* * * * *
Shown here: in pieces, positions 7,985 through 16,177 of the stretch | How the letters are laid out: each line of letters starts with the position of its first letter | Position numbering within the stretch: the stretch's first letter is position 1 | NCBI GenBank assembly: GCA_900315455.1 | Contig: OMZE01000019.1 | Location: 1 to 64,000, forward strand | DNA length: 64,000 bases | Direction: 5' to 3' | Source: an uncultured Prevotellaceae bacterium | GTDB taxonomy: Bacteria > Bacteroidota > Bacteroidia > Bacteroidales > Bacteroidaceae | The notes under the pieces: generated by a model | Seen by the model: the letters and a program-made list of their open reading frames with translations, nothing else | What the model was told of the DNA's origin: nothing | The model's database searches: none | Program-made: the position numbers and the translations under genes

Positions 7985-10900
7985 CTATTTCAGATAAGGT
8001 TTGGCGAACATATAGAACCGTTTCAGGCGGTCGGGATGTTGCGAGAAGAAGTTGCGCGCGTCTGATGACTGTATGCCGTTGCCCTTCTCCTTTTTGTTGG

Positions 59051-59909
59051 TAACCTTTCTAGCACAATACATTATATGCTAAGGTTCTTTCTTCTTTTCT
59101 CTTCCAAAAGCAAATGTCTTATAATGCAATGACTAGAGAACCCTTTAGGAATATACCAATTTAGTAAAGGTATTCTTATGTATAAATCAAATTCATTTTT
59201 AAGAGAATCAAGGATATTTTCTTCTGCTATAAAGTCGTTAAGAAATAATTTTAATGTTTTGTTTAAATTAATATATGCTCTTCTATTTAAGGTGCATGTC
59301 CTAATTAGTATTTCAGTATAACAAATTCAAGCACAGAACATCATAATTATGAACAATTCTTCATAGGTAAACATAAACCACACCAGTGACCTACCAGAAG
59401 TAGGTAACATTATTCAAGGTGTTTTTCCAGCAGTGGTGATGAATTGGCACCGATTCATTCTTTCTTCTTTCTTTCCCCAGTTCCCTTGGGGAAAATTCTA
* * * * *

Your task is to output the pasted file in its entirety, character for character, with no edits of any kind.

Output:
Shown here: in pieces, positions 7,985 through 16,177 of the stretch | How the letters are laid out: each line of letters starts with the position of its first letter | Position numbering within the stretch: the stretch's first letter is position 1 | NCBI GenBank assembly: GCA_900315455.1 | Contig: OMZE01000019.1 | Location: 1 to 64,000, forward strand | DNA length: 64,000 bases | Direction: 5' to 3' | Source: an uncultured Prevotellaceae bacterium | GTDB taxonomy: Bacteria > Bacteroidota > Bacteroidia > Bacteroidales > Bacteroidaceae | The notes under the pieces: generated by a model | Seen by the model: the letters and a program-made list of their open reading frames with translations, nothing else | What the model was told of the DNA's origin: nothing | The model's database searches: none | Program-made: the position numbers and the translations under genes

Positions 7985-10900
7985 CTATTTCAGATAAGGT
8001 TTGGCGAACATATAGAACCGTTTCAGGCGGTCGGGATGTTGCGAGAAGAAGTTGCGCGCGTCTGATGACTGTATGCCGTTGCCCTTCTCCTTTTTGTTGG

Positions 59051-59909
59051 TAACCTTTCTAGCACAATACATTATATGCTAAGGTTCTTTCTTCTTTTCT
59101 CTTCCAAAAGCAAATGTCTTATAATGCAATGACTAGAGAACCCTTTAGGAATATACCAATTTAGTAAAGGTATTCTTATGTATAAATCAAATTCATTTTT
59201 AAGAGAATCAAGGATATTTTCTTCTGCTATAAAGTCGTTAAGAAATAATTTTAATGTTTTGTTTAAATTAATATATGCTCTTCTATTTAAGGTGCATGTC
59301 CTAATTAGTATTTCAGTATAACAAATTCAAGCACAGAACATCATAATTATGAACAATTCTTCATAGGTAAACATAAACCACACCAGTGACCTACCAGAAG
59401 TAGGTAACATTATTCAAGGTGTTTTTCCAGCAGTGGTGATGAATTGGCACCGATTCATTCTTTCTTCTTTCTTTCCCCAGTTCCCTTGGGGAAAATTCTA